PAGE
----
Sinéad has approached the entire process with one eye on the coming years, she added.
“There will be more collaborations and we will be more creative about how we approach the festival,” she said.
“Rather than it being a case of identifying an artist, booking them and leaving it at that, we want to be creative and be more involved in what we are producing. It is about the jazz music genre being supported by the festival. Whether that is through commissions, collaborations or other things, we want to be a big part of that.”
Plans for the coming years are already in place, Sinéad added.
“We have nearly got the entire 2019 programme for the Everyman and for City Hall finalised and it is just a matter of finalising details with a few other venues.
“We even have a couple of artists in for 2020 and, as for 2021, we’ll see.”
While she was remaining tight-lipped on who is lined up for the coming years, she said that fans of the festival should be excited to see what is coming next.
“You have to work around touring schedules but when you approach an artist, you can sometimes give them a few options,” she said.
“There is more room for artistic decision making when you are looking at a longer scope. It is nicer to have a longer lead-in time to have the freedom to be playful and creative with the programme.”
Looking a few years ahead helped to secure some bookings. But, Sinéad added, the ‘Cork’ factor is what sealed the deal for many.
“The name is there,” she said.
“The festival, by reputation and by activation, is incredible. It has been for 40 years.
“There was probably more of a dichotomy between jazz and non-jazz over the last number of years so I’ve tried to bring that quite heavily back in favour of jazz.
“A lot of the artists are aware of that and they are excited by that. All over the world, the major jazz festivals — the Montreal one, for example - have very little jazz.
“A lot of them are going for roots style, blues-heavy and folk-rock that might lean into jazz.
“That is what those audiences want but, in Cork, we have a very trusting jazz audience. We have done for 40 years because this festival has done an incredible job of building trust.”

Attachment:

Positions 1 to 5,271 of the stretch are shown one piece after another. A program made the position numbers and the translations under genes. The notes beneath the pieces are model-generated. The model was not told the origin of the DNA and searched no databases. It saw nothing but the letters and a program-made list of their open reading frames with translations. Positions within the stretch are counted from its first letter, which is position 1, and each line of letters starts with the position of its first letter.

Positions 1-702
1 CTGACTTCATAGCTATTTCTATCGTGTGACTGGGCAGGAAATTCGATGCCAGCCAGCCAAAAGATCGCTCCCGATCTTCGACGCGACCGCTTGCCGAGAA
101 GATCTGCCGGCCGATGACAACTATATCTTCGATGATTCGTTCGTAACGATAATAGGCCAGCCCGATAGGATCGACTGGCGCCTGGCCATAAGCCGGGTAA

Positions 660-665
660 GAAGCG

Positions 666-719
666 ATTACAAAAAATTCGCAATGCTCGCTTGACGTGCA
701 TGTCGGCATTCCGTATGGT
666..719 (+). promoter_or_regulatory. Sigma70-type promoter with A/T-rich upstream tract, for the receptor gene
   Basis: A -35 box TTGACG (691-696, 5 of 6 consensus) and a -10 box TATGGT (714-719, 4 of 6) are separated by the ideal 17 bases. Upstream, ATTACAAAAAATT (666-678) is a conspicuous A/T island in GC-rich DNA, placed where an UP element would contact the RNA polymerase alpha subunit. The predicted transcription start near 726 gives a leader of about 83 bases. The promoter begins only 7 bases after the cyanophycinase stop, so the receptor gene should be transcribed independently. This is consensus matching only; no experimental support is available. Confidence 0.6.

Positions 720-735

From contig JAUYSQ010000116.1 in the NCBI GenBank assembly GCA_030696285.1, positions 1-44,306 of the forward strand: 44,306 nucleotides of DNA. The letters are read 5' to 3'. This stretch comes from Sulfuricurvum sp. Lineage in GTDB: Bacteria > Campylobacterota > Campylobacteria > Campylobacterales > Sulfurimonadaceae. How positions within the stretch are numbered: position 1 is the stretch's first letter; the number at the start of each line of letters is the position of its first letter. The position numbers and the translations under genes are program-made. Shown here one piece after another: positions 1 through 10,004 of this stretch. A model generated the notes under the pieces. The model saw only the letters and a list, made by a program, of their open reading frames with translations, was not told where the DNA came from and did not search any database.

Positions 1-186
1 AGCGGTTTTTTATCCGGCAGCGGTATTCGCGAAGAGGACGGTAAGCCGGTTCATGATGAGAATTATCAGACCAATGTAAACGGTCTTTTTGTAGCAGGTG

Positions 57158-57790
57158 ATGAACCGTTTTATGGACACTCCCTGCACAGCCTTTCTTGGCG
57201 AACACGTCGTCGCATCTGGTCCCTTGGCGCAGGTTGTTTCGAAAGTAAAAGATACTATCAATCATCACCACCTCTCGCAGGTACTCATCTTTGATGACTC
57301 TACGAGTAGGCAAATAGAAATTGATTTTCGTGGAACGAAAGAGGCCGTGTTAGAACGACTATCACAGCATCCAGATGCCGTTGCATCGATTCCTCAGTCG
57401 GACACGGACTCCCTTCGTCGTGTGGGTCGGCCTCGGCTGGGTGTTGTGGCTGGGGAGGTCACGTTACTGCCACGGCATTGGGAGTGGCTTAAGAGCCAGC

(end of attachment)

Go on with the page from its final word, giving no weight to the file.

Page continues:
That is not to say that Cork is excluding non-jazz acts this year, though. Cork Opera House will host the Academic, All Tvvins and Jenny Greene, while the likes of Delorentos, Ejeca and Wyvern Lingo are also on the agenda at other city venues.
“For us in Cork, it is about finding the balance. How can we be the top promoter of quality jazz music but also maintain audiences? Luckily, we are blessed with a trusting audience that allows us to do exactly that,” Sinéad said.
One of the key things that the new director wanted to do was to bring big name jazz back to Cork.
The closing concert will see the Maria Schneider Orchestra play City Hall. One of the biggest names in jazz, it was a coup for Sinéad’s first festival.
And, as far as she was concerned, only one venue would suffice.
“City Hall is more known for classical concerts — I used it every year for Choral Festival — and the acoustics are just beautiful,” she said.
“It is the biggest venue in Cork so it made sense that the biggest festival in Cork would start using it. It was an obvious one for me and gave me more power to programme.”
With eyes firmly fixed on 2019, 2020 and 2021, the Cork Guinness Jazz Festival is set to grow even further under Sinéad’s stewardship.
She said: “Jazz could have been seen as niche, but not in Cork. Every venue in the city is doing something and it is almost like satellite festivals.
“People want improvisational, real jazz. It’s not just the bank holiday weekend, it is happening every week of the year.”
For full listings and ticket information on all events, see http://www.guinnessjazzfestival.com.